This paper attempts to show that clinical picture of SEDC may obscure signs of cervical myelopathy and such patients need to examine cervical spine annually. Another aim of this study was to compose diagnostic and treatment algorithm for SEDC patients with cervical spine pathology.

2 Materials and methods

We evaluated 10 patients with SEDC and abnormalities of cervical spine. They have been seen and treated in: Orthopaedic Hospital of Speising, Vienna, Austria, Pediatric Orthopedic Institute n.a. H. Turner, Saint-Petersburg, Russia. Ilizarov Center, Kurgan, Russia and department of Pediatric orthopedic surgery, children Hospital, Tunis, Tunisia. The study protocol was approved by the Medical Committee (Ethics Committee of the Turner Scientific Research Institute, No. 3/2016, Saint-Petersburg, Russia) of the Paediatric Orthopedic Institute n.a. H. Turner, Department of Foot and Ankle Surgery. Signed consents were obtained from the guardians.

Inclusion criteria:

  1. presence of SEDC (genetically confirmed),
  2. presence of cervical spine abnormalities,
  3. presence of cervical instability, cervical stenosis or/and cervical deformity and 4) surgical treatment.

C0-C2 relationship has been assessed by measuring of anterior atlanto-dental interval (ADI), posterior atlanto-dental interval (PADI), vertical atlanto-axial index (VAAI), basion-axial interval (BAI) and basion-dens interval (BDI). In the subaxial cervical spine, we measured: value of cervical kyphosis/lordosis on sagittal radiograph, cervical scoliosis on anteroposterior radiograph, SAC C3-C7.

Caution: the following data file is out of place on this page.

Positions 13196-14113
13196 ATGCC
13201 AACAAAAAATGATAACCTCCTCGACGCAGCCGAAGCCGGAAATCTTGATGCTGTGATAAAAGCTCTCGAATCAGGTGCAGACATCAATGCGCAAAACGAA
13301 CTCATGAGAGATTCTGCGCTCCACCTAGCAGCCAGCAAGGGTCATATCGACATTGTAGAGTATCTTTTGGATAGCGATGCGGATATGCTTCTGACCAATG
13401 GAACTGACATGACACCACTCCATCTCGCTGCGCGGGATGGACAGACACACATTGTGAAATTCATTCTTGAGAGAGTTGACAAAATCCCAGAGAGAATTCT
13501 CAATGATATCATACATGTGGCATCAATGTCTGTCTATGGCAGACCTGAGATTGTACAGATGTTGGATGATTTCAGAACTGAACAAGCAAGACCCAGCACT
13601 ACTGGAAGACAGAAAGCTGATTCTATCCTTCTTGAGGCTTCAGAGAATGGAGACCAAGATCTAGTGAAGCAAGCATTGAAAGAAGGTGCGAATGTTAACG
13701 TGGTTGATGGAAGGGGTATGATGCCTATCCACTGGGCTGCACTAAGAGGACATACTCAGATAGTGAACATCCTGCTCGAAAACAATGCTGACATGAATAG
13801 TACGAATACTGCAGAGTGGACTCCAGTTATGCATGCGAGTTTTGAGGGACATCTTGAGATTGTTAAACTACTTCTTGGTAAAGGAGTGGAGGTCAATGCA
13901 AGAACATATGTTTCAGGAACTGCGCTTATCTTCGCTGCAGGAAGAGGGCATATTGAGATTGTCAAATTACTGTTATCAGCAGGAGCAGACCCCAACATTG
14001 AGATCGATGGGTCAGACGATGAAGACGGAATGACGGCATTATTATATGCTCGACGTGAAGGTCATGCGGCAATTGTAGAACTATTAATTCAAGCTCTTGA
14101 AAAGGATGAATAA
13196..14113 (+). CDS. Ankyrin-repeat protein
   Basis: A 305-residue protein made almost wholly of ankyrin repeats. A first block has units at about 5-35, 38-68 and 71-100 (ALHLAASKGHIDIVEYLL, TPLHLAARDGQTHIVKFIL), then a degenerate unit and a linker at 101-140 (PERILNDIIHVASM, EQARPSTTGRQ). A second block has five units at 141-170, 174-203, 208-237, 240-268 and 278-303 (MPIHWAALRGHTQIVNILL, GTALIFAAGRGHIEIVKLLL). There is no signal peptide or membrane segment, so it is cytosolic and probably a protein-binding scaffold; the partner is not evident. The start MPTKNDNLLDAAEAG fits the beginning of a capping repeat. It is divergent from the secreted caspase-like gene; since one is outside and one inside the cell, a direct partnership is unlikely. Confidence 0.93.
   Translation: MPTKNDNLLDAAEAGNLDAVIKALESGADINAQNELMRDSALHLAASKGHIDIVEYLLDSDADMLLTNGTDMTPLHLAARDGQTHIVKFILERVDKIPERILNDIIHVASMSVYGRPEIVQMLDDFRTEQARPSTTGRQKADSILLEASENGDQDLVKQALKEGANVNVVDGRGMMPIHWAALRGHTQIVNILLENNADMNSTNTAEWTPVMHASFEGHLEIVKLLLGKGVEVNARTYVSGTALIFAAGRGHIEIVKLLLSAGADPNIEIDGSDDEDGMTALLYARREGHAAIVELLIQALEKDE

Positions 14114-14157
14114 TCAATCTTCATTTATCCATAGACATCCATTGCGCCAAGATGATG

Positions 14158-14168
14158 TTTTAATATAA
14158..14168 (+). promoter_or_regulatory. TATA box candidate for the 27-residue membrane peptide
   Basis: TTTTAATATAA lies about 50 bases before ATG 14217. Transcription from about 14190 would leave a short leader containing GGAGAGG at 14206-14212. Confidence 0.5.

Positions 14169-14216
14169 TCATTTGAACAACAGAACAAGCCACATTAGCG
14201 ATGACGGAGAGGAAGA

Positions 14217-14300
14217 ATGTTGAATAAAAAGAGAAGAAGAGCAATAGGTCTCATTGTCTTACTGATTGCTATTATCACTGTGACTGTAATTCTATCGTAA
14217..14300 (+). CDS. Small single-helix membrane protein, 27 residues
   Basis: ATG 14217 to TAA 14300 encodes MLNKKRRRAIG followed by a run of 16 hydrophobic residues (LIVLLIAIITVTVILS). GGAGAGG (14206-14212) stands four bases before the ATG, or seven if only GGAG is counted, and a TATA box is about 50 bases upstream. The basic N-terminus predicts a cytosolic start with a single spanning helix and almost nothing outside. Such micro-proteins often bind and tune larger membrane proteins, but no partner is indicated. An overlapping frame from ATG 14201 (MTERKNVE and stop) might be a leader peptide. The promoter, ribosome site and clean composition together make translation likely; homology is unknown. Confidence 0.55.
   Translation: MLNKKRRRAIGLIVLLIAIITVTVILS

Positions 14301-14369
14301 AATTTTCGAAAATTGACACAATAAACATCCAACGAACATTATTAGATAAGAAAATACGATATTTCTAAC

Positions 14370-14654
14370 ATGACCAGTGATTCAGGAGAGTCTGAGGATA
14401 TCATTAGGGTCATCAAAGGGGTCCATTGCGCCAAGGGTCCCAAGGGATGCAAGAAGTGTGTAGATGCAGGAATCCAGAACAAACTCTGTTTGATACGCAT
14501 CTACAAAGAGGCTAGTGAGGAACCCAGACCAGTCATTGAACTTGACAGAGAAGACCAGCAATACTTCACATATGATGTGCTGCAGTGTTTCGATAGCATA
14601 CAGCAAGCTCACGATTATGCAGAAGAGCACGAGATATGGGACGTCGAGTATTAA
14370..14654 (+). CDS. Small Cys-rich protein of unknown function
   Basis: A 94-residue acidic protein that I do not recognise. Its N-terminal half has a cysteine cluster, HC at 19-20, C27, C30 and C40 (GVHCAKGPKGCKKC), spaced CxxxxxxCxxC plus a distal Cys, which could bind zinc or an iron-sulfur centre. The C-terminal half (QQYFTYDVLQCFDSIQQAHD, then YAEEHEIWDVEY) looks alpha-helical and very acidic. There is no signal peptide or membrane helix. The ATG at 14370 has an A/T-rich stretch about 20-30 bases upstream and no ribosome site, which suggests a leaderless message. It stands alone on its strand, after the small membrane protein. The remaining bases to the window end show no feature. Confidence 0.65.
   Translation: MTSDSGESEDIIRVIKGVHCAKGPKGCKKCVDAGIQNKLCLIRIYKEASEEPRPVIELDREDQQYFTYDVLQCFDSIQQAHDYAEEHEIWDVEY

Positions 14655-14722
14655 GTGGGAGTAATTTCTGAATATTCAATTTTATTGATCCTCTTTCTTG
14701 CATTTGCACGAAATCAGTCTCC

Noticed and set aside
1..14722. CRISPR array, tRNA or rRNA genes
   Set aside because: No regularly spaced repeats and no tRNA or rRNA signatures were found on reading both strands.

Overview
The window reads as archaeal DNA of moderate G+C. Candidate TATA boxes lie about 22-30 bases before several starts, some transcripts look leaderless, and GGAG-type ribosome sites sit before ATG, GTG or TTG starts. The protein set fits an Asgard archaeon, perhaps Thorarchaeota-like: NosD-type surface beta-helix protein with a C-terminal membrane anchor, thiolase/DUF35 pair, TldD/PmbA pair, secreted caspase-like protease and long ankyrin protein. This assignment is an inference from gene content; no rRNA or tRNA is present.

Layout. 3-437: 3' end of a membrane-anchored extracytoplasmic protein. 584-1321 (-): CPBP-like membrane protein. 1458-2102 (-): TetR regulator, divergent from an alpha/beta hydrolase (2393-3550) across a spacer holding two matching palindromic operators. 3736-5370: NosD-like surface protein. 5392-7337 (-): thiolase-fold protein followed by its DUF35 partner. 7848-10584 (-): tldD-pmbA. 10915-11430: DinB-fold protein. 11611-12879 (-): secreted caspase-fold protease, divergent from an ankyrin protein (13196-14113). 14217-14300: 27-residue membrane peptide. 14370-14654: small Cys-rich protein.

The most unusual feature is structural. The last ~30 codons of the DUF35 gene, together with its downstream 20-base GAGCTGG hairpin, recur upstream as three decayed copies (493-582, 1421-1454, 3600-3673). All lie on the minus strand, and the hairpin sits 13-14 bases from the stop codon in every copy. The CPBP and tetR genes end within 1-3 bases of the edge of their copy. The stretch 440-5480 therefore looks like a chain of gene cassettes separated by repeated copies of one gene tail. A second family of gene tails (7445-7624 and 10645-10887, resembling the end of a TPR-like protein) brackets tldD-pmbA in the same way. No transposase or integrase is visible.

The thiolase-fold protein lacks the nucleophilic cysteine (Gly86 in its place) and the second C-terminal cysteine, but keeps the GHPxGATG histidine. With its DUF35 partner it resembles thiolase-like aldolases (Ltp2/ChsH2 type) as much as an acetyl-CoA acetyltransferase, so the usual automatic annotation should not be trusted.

For this study, following clinical tests were used: modified Japanese Orthopedic Association (mJOA) scale (Benzel modification), Functional Independent Measure (FIM) scale and Visual Analog Scale for pain (VAS). All patients underwent X-ray of spine and pelvis, cervical spine computerized tomography (CT) and magnetic resonance imaging (MRI). The following parameters were evaluated by radiographs, computerized tomography and MRI: type of anomaly, SAC (C1), sagittal atlantal diameter (SAD) and foramen magnum (SDFM), ADI, the presence of atlanto-occipital dissociation (AOD), according to BAI and BDI measurements, the value of pathologic kyphosis, lordosis or scoliosis. In cases of odontoid abnormalities we measured ADI between the inferior rim of the C1 anterior arch and the line made between of C2 anterior-superior edge and remaining attached part of the odontoid.

3 Results

The clinical phenotypic characterizations: Table 1 and Figure 1 demonstrates typical clinical changes in SEDC patients: wide frontal area, wide set eyes and full cheeks, short neck, barrel-shaped chest, angular deformities of lower limb, lumbar hyper lordosis, protuberant abdomen, coxa vara with subsequent development of waddling gait was additional feature. All presented with short stature (-7SD). The subsequent developmental motor history in all children showed delayed walking (the average age of walking unsupported was 14 months, albeit with difficulty).

Table 1
Table 1:
Clinical symptoms in 10 patients with spondyloepiphyseal dysplasia congenita.
Figure 1
Figure 1:
(A) A-13-months-old-girl-presented with delayed walking, short stature of (-4SD), barrel-shaped chest, protuberant abdomen, and exaggerated lumbar lordosis. A-5-years-old-girl presented with severe short stature (-4SD), exaggerated lumbar lordosis and myopia of -6 diopters (B). A 17-years-old-male patient presented with severe short stature, large head in comparison to small body, flexion contractures of the upper limbs, scoliosis associated with exaggerated lumbar lordosis and genu valgum (C).

Clinical picture of myelopathy has been encountered in 4 patients out of 10. Flexion contractures of the upper limbs have been encountered in 3 patients.